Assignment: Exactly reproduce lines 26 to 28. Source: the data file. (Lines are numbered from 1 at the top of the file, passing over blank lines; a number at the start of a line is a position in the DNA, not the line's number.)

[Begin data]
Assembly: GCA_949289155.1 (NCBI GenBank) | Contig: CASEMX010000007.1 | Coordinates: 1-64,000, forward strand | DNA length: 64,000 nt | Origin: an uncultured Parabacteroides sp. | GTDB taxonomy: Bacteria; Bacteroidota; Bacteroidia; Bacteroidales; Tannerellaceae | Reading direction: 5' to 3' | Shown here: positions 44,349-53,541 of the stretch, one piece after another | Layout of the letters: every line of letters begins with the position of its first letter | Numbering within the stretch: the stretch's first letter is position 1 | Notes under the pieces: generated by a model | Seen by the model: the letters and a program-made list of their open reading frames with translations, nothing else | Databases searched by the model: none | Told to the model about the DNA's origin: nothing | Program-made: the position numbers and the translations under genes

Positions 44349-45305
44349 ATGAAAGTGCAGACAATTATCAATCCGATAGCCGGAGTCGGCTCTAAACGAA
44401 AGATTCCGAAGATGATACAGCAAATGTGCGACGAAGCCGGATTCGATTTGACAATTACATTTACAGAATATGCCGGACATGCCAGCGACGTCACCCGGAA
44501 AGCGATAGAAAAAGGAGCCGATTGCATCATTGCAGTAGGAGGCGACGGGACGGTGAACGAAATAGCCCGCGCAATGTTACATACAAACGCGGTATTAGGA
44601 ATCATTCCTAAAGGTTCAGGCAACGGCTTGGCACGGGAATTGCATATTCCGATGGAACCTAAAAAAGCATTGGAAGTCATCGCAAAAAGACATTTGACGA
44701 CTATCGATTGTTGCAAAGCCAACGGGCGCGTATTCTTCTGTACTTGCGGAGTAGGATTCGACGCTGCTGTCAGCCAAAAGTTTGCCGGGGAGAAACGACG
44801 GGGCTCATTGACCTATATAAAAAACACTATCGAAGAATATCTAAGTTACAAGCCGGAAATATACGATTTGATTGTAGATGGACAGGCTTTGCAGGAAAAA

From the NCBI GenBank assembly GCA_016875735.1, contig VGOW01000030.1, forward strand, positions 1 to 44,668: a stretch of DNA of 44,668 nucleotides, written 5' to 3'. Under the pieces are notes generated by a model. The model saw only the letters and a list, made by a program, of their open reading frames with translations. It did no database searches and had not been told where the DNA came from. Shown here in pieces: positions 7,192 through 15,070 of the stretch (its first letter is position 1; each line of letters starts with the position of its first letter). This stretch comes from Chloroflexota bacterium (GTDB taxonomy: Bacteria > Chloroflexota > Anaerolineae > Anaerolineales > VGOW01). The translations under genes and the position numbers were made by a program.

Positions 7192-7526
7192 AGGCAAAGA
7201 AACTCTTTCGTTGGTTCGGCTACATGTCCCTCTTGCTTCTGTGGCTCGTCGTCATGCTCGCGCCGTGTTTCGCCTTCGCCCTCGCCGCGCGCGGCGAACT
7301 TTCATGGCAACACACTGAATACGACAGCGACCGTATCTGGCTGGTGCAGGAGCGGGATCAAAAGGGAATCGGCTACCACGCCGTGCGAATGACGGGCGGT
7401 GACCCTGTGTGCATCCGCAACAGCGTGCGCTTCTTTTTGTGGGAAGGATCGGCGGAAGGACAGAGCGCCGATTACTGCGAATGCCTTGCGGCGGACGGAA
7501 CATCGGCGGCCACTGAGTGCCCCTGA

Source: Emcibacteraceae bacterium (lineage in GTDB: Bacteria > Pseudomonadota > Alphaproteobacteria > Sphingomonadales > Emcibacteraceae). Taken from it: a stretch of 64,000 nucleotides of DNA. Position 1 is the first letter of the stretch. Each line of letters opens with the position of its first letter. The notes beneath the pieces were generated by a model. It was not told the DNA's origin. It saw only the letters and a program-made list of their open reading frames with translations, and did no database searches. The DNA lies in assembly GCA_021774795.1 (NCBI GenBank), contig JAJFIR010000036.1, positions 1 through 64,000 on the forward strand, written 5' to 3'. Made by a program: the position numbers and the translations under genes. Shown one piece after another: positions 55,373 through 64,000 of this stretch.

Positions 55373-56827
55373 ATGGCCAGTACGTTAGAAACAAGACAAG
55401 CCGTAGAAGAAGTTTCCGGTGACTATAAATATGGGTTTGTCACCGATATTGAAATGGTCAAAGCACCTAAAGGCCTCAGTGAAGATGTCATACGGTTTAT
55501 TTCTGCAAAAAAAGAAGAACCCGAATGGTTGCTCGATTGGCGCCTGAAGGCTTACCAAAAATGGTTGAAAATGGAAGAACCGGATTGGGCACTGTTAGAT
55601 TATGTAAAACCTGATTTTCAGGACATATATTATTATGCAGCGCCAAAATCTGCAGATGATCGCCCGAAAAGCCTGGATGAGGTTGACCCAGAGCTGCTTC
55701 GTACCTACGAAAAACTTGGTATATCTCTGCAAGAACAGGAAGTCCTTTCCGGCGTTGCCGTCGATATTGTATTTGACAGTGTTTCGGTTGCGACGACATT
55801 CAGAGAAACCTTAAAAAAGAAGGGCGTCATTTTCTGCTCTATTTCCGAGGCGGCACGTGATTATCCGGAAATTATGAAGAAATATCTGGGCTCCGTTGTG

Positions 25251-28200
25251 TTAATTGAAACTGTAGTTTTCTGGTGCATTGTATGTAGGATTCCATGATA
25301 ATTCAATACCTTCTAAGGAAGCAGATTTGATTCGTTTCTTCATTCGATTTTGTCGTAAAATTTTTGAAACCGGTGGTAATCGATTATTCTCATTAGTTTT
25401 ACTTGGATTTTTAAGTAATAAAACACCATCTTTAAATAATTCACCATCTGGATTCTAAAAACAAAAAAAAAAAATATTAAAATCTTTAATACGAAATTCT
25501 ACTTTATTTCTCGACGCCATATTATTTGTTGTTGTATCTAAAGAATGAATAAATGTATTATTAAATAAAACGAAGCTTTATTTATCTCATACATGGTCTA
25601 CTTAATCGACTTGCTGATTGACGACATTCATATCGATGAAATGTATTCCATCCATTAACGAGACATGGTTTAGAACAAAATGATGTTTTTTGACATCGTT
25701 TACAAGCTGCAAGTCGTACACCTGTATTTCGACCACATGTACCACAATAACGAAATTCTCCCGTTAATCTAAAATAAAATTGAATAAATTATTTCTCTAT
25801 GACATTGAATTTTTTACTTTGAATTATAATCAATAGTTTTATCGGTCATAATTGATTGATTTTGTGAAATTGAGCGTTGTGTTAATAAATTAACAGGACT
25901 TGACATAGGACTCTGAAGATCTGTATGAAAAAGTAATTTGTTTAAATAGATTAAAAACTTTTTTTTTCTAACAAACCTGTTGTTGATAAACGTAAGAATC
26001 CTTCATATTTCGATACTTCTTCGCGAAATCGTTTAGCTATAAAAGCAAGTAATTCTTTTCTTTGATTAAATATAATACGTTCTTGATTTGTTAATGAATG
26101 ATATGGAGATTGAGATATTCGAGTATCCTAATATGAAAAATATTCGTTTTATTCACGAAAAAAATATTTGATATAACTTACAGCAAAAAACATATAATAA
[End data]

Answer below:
25301 ATTCAATACCTTCTAAGGAAGCAGATTTGATTCGTTTCTTCATTCGATTTTGTCGTAAAATTTTTGAAACCGGTGGTAATCGATTATTCTCATTAGTTTT
25401 ACTTGGATTTTTAAGTAATAAAACACCATCTTTAAATAATTCACCATCTGGATTCTAAAAACAAAAAAAAAAAATATTAAAATCTTTAATACGAAATTCT
25501 ACTTTATTTCTCGACGCCATATTATTTGTTGTTGTATCTAAAGAATGAATAAATGTATTATTAAATAAAACGAAGCTTTATTTATCTCATACATGGTCTA